Dhaka stopover and Nijhoom Tours

By Peter Calingaert
This item appears on page 28 of the January 2020 issue.

Interior view of the Star Mosque in Dhaka. Photos by Peter Calingaert

Dhaka stopover and Nijhoom Tours

En route to an escorted tour of Sri Lanka in January 2018, I paused for four nights in Dhaka, capital of Bangladesh. By stopping in a time zone 30 minutes later than Sri Lanka’s, I got a 4-day head start on adjusting to the local time before joining the tour.

My first day in Dhaka was reserved for rest. I left the hotel only for a brief walk in the early afternoon at what turned out to be the hour of the main Friday prayer. Although I had previously seen mosque floors and courtyards full of the faithful praying, this was the first time I saw an entire city street, from curb to curb for several blocks, full of people praying. 

On the second and third days, I took tours that I had previously booked with Nijhoom Tours (House #06 [ground floor], Rd. 17, Nikunja 02, Khilkhet, Dhaka 1229, Bangladesh; phone +88 01799 002244, nijhoom.com). 

On Saturday, I took their “Old Dhaka Tour” from 8 a.m. to 6 p.m. It encompassed nine destinations in the Old City and the new. Highlights for me were the Lalbagh Fort, the Star Mosque and the Port of Dhaka on the Buriganga River. Even at a nonpeak hour, an impressive number of boats were docked.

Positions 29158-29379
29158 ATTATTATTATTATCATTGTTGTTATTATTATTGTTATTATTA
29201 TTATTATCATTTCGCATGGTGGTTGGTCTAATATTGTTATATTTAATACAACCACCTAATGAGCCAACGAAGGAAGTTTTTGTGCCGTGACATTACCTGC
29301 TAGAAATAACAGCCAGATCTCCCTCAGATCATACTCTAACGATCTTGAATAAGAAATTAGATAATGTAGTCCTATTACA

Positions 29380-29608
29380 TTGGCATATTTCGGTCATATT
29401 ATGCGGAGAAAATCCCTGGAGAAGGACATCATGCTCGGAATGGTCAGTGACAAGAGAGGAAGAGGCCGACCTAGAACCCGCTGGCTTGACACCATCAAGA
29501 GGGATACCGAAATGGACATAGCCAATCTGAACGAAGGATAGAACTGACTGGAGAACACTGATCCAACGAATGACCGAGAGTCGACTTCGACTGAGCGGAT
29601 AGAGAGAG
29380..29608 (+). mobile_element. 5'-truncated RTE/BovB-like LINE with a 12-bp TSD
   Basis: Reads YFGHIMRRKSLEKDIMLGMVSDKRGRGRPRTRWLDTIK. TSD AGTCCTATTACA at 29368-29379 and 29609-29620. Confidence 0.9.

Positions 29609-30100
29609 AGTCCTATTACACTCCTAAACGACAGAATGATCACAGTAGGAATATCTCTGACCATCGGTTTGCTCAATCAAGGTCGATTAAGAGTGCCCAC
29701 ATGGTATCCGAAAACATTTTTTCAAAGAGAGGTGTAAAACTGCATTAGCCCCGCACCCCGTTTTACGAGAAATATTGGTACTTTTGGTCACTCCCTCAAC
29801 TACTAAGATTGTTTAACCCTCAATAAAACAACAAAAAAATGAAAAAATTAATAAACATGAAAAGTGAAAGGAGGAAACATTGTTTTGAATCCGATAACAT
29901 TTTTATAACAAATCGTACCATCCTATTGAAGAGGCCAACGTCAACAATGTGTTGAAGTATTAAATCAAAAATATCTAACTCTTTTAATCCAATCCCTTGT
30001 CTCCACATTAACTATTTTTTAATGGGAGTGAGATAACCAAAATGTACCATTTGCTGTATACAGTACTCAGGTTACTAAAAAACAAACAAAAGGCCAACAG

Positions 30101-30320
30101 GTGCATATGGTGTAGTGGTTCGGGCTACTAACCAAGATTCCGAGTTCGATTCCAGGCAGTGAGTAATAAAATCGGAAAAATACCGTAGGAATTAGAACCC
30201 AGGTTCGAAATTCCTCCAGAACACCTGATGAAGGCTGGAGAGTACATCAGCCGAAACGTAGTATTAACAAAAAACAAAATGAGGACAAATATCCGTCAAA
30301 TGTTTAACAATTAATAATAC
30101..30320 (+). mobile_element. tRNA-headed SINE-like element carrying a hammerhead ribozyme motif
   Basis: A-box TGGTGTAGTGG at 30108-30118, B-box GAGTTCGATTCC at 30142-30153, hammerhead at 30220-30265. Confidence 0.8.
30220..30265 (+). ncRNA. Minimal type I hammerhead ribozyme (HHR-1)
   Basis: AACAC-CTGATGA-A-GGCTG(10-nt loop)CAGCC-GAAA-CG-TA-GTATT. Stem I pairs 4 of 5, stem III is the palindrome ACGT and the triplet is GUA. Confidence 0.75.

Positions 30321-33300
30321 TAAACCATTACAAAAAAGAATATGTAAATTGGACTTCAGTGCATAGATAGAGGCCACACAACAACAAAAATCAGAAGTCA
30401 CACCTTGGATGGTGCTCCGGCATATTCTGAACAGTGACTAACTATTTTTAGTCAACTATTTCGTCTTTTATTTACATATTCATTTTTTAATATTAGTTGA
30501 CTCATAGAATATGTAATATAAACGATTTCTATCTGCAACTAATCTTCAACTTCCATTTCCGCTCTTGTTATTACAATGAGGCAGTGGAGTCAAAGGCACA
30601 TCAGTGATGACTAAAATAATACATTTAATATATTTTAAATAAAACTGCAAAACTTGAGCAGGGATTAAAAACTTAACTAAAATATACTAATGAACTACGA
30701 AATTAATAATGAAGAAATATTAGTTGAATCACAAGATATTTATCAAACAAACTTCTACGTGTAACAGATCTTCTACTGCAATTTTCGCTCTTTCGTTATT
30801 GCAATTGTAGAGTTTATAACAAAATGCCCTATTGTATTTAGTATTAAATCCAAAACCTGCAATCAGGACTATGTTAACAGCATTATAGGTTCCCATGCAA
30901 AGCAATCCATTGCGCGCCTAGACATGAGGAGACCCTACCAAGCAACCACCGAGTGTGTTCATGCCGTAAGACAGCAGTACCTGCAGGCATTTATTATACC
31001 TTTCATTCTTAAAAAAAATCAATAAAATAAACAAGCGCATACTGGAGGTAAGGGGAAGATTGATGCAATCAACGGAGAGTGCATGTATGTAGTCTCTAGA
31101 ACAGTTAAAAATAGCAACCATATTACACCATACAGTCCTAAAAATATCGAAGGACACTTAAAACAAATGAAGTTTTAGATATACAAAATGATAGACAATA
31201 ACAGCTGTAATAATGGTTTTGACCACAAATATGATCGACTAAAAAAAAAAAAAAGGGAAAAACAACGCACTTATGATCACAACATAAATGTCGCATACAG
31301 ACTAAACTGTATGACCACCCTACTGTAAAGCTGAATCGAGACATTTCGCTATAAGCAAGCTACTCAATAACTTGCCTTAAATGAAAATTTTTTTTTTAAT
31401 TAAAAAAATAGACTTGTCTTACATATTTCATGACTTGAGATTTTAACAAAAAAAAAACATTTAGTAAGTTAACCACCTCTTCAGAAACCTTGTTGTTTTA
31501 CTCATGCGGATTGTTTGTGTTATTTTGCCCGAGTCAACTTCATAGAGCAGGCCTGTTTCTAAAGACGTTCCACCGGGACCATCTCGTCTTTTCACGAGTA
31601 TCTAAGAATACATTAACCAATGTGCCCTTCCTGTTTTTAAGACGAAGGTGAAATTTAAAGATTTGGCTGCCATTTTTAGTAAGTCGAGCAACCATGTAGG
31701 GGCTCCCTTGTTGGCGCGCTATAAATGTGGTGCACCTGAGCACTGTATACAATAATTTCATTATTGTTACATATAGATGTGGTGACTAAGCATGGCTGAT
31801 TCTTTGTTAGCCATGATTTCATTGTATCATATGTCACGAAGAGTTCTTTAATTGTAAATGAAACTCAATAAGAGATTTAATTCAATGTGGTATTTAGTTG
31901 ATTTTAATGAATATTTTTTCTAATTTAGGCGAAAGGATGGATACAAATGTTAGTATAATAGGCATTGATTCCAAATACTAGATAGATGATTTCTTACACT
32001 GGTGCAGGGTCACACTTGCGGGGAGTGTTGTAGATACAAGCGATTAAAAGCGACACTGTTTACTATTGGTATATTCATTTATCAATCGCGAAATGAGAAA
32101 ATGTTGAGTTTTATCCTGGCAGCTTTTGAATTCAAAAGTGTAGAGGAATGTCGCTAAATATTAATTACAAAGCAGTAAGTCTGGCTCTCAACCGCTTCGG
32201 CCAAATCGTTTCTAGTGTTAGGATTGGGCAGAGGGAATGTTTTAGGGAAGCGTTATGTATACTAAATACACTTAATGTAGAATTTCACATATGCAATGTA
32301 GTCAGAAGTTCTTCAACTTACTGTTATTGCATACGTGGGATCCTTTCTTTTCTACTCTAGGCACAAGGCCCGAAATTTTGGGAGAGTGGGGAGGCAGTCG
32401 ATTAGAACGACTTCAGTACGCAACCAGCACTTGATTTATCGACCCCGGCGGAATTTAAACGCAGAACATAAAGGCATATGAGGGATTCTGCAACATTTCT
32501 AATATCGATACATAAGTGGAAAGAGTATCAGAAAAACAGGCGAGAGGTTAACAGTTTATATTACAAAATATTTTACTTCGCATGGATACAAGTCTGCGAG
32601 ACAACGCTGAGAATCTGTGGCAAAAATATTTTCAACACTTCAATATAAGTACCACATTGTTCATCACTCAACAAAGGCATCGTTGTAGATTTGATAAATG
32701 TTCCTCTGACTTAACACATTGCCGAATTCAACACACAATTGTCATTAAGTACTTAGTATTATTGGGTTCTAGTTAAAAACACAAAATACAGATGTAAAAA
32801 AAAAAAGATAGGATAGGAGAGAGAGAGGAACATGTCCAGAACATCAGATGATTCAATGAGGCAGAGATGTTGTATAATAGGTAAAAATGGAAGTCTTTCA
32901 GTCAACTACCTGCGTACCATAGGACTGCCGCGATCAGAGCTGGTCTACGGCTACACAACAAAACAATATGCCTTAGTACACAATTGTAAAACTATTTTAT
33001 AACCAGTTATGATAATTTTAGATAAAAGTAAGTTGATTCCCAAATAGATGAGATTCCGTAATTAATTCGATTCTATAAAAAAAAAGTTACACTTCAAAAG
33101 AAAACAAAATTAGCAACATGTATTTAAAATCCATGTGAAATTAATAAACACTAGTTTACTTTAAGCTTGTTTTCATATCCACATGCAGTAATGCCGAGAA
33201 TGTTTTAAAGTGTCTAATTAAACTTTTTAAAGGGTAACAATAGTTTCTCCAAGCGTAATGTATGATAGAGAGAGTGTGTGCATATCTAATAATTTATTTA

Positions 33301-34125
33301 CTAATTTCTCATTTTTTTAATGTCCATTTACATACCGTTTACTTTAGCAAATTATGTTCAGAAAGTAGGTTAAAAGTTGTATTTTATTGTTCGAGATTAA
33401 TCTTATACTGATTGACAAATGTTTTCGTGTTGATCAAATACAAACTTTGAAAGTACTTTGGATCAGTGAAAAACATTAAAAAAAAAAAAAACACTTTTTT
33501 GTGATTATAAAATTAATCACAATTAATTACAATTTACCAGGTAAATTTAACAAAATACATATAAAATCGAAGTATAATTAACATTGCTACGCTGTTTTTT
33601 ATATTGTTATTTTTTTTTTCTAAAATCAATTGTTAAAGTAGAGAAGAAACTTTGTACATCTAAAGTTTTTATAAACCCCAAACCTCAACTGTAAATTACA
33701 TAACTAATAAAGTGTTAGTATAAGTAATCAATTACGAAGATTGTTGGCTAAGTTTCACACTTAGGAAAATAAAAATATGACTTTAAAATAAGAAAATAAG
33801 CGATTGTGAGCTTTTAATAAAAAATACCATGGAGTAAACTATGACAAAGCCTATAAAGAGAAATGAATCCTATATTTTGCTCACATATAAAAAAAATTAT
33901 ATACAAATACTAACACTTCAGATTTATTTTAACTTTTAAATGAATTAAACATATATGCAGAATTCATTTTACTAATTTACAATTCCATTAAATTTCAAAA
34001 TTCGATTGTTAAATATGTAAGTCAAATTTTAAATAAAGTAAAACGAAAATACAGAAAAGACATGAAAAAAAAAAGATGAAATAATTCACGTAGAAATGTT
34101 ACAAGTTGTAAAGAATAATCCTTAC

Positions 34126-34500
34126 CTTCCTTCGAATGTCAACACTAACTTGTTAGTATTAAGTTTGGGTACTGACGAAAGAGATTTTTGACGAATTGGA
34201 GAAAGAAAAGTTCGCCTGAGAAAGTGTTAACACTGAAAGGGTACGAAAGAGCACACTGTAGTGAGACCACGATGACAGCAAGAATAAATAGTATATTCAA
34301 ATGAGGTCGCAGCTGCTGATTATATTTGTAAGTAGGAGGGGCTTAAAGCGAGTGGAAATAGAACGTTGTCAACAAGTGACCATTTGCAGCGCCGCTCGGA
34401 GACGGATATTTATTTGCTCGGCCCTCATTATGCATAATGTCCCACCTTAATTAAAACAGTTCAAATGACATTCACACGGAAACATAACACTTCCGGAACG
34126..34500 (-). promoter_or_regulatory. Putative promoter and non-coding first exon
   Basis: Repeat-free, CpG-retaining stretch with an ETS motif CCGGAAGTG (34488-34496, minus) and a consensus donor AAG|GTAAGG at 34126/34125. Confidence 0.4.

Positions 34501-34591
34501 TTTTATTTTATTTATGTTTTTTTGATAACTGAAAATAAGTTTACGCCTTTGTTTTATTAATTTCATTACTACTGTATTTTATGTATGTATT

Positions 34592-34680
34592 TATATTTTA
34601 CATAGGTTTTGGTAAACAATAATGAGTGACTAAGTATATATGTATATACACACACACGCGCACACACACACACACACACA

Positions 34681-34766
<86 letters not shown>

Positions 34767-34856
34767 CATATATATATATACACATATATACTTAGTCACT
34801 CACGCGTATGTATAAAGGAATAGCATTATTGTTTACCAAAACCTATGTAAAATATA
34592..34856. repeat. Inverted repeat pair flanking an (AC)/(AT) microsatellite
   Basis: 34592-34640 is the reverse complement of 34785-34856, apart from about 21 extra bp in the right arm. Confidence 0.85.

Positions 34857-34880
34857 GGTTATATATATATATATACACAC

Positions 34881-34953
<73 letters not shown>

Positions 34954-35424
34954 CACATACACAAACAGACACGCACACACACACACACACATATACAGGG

In addition to traveling by motor car and 3-wheeler pedicabs, we cruised the river for an hour in a small boat propelled by a man wielding a single paddle, introducing me to the importance of water transport in the low-lying (and flood-prone) joint delta of the Ganges and Brahmaputra rivers.

From 9:30 to 5 on Sunday, I took Nijhoom’s “National Assembly Tour,” which included the Bait Ur Rouf Mosque but focused on the iconic masterpiece designed by the architect Louis Kahn. In fact, it was the National Assembly Building that I had marveled at in a film biography of Kahn and which led me to visit Bangladesh.

Designed originally for the National Assembly of East Pakistan, its construction was halted in 1971 as Bangladesh became independent from Pakistan. Completed in 1982, the National Assembly Building now serves the Parliament of Bangladesh, and, once inside, we were escorted by a member of the Parliament staff. (Cameras and cell phones were not allowed inside.)

The National Assembly Building in Dhaka.

I found its interior even more stunning than the exterior, with views going upward several stories, including parallel and intersecting planes, rectangles and circles. Somehow, these all blended harmoniously. 

For each of my tours, my expert guide was Nijhoom’s CEO, Raw Hasan. He appeared at my hotel with a comfortable vehicle and a competent driver. Our tours were unhurried, so I had time to photograph at will. 

Hasan was unobtrusively responsive to my interests. He also showed concern for my comfort, turning down several electric-powered rickshaws to secure one powered by feet, for a smoother ride.

When I expressed an interest in trying Bangladeshi cooking, on the Dhaka-tour day Hasan took me to a restaurant. The next day, he ordered food in the members’ dining room in the National Assembly Building. (The luncheons were included.)

My hotel offered no Bangladeshi food, and Hasan told me this was the case with the other business hotels in Dhaka.

Despite being one of the world’s most populous countries, Bangladesh is relatively invisible as a tourist destination, owing in part to its relatively undeveloped tourist infrastructure and a grievous lack of self-promotion.

The Ahsan Manzil (Pink Palace) in Dhaka.